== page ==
Michele Bachmann is no longer putting up with her rival presidential hopeful Tim Pawlenty’s repeated jibes about her “nonexistent” executive experience, finally hitting back on Sunday.
“Executive experience is not an asset if it simply means bigger and more intrusive government,” Rep. Bachmann of Minnesota snapped, marking a departure from her previous resolve not to respond to negative attacks by her home state rival Pawlenty, former governor of Minnesota.
The Minnesota congresswoman sought to draw a contrast between her “accomplishments” in Congress – namely opposition to the recently passed health-care reform law, cap-and-trade legislation, and $700-billion TARP or Troubled Asset Relief Program bailout – and Minnesota’s “budget woes” for which she holds Pawlenty responsible.
“These are serious times that require serious solutions – not more of the same. Being right on the issues is critical – it is what the American people demand,” added Bachmann, a former federal tax attorney who made appearances in Davenport, Muscatine and Marion in Iowa Sunday.
She quoted Pawlenty’s 2006 statement, “The era of small government is over… the government has to be more proactive and more aggressive,” and said that’s the same philosophy Obama subscribed to that has brought “record deficits, massive unemployment, and an unconstitutional health care plan.”
The mother of five, and foster mother to 23, said she had a “lifetime record of success and action in the real world.”
“At 55, I bring a record of success in the real world in business, the law, and in fighting for our principles. I am self-made. I worked my way through school. I have a post-doctorate degree in federal tax law from William and Mary. I worked in the U.S. Federal Tax Court as a federal tax litigation attorney. I am a job creator,” said Bachmann.
Pawlenty’s camp, which seemingly views Bachmann as the biggest threat, was prompt in issuing a rejoinder. “The truth is that there is very little difference between Gov. Pawlenty and Congresswoman Bachmann on their issue positions,” Pawlenty’s spokesman Alex Conant said.
The difference, Conant added, was that when Pawlenty was scoring “conservative victories” to cut spending, pass market-based health care reform, and transform a supreme court from liberal to conservative, and was elected twice in a very blue state, Bachmann was “giving speeches and offering failed amendments, all while struggling mightily to hold onto the most Republican house seat in the state.”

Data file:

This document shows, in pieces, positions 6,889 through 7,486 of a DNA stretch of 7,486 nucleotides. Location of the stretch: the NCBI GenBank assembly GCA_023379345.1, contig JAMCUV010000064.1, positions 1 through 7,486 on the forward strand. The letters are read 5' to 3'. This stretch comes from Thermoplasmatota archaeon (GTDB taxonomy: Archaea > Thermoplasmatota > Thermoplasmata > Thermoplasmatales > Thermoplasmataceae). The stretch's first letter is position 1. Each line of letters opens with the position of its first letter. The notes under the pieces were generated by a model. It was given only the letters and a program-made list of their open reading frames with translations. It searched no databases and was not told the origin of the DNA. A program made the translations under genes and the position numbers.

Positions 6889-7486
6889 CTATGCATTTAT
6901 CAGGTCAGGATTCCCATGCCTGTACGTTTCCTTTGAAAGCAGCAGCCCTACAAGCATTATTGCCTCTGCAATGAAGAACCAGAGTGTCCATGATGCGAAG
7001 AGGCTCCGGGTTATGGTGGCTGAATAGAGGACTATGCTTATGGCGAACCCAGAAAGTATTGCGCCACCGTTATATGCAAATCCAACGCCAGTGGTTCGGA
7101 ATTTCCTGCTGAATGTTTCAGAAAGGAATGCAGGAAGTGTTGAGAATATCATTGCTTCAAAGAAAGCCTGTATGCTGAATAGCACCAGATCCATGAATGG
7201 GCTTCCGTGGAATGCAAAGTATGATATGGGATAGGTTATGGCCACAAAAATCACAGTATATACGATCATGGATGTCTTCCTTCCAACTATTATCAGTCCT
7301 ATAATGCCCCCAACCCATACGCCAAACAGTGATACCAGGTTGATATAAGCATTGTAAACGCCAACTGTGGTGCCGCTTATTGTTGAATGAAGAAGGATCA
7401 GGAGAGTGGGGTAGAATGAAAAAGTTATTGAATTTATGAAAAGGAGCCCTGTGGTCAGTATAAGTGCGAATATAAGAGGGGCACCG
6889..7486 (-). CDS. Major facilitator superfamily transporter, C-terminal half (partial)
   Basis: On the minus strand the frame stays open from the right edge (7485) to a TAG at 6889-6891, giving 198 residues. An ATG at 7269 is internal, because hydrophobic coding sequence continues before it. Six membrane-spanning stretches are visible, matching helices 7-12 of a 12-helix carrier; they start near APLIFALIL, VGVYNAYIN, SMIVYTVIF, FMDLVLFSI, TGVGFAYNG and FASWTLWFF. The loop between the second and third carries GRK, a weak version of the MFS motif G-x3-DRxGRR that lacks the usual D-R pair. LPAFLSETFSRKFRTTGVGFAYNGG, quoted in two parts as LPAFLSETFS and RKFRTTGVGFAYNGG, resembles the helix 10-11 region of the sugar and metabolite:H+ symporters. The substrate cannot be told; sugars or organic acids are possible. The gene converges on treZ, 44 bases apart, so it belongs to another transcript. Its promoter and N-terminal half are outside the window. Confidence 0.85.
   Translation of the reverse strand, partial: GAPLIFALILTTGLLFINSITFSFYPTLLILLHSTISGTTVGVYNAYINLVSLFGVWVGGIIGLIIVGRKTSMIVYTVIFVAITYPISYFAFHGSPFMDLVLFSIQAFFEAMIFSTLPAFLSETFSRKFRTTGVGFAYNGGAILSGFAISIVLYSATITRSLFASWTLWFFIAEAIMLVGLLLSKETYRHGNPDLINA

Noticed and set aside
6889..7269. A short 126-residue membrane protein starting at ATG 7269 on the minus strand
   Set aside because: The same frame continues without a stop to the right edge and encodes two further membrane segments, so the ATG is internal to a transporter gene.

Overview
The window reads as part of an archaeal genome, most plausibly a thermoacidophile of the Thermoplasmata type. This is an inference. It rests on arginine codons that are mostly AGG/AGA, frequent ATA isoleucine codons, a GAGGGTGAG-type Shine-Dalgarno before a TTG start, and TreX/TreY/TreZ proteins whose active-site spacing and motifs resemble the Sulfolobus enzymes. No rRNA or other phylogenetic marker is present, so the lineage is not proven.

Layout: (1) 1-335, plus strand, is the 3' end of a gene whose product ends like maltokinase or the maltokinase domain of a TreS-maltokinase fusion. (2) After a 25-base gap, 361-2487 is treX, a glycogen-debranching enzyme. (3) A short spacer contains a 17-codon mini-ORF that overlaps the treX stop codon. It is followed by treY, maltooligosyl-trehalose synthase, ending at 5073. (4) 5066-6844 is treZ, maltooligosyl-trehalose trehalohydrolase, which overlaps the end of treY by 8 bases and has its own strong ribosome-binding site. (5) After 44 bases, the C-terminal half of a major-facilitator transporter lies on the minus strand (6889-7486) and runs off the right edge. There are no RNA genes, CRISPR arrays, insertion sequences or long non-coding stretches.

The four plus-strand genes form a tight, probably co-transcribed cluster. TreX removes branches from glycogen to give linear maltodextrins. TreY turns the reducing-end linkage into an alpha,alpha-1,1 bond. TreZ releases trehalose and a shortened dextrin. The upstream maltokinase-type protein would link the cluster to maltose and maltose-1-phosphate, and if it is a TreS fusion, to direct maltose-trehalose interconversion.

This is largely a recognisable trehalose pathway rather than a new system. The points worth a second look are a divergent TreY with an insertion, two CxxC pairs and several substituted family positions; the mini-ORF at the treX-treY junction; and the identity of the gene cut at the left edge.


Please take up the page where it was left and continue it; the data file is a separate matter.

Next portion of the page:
Pawlenty’s reply was greeted with another statement by Bachmann. “There is very little difference between Governor Pawlenty’s past positions and Barack Obama’s positions on several critical issues facing Americans,” the Congresswoman said. “On issues such as unconstitutional healthcare mandates, climate change regulations, and Wall Street bailouts, there’s very little daylight, indeed, between Governor Pawlenty’s record and the Obama administration’s policies.”
Bachmann said President Obama would surely applaud Pawlenty’s 2006 statement that the “era of small government is over,” and that the government would have to be “more proactive and more aggressive,” adding that there was “a world of difference between the two [Bachmann and Pawlenty].”
Pawlenty’s sharpest jibe at Bachmann came earlier in the month on July 10 when he told CNN that he doubted America would “or should put somebody into the Oval Office as president of the United States and commander in chief who lacks substantial executive experience running a large enterprise in or out of government.”
But now, Bachmann has made it clear: Pawlenty’s sneers, if they continue, will no longer be a monologue; it’s a dialogue.